Credit Card Processing in Enterprise Resource Planning

For customers, this has served to muddy the waters. At a macro level, it seems safe to say that ERP has increasingly moved to a best-of-breed model, where customers are willing to manage an increasing number of third-party solutions, provided that they provide “best-in-class” functionality. 

Credit card capabilities find their place among this morass of functionality, with third-party solutions competing with the integrations provided directly by vendors. Let’s look at some of the challenges that companies normally face when implementing the out-of-the-box solutions that ERP vendors provide.

Configuration Issues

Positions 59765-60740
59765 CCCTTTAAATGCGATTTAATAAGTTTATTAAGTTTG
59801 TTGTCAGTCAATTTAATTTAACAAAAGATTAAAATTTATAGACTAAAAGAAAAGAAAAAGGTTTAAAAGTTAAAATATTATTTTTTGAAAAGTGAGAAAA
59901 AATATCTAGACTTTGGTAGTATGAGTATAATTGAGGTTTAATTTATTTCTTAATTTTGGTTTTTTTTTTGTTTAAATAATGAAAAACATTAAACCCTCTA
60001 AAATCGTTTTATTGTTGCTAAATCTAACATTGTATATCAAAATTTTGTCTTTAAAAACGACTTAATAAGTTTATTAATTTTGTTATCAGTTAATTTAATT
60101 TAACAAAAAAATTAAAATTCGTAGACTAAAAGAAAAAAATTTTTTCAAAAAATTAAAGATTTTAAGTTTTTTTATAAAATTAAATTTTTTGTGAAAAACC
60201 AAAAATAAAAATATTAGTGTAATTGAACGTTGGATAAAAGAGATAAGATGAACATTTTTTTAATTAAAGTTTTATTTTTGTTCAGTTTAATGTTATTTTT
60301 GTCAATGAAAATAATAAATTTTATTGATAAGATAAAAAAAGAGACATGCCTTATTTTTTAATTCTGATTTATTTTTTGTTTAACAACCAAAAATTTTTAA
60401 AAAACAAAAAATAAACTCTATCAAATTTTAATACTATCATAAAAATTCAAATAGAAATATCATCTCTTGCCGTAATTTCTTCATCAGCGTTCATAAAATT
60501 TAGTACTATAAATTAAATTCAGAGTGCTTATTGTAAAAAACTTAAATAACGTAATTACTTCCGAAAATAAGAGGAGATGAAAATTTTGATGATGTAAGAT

We see customers frequently complain to us of the challenges in configuring their credit card modules. A customer purchases an integrated module from an ERP vendor’s feature card and expect that it should be as easy to implement as the rest of the application. Normally, we only hear from them after those hopes have been dashed. 

It’s worth noting that these “modules” are modules in name only—in truth, they are loosely integrated third parties, sold as a comprehensive, out-of-the-box solution. Some ERP vendors even offer multiple versions of credit card integration, which further complicates the situation. As such, a consultant may become savvy in configuring one payment model in one licensed module, only to stumble at the next implementation. 

Testing

Testing credit card solutions is always a daunting task—there is private information and money involved, after all. But a clumsy integration can exacerbate the problem. When vendors integrate with third-party solutions, but the third-party solutions themselves do not “own” the functionality and the integration, a situation where a diffusion of responsibility is likely to occur.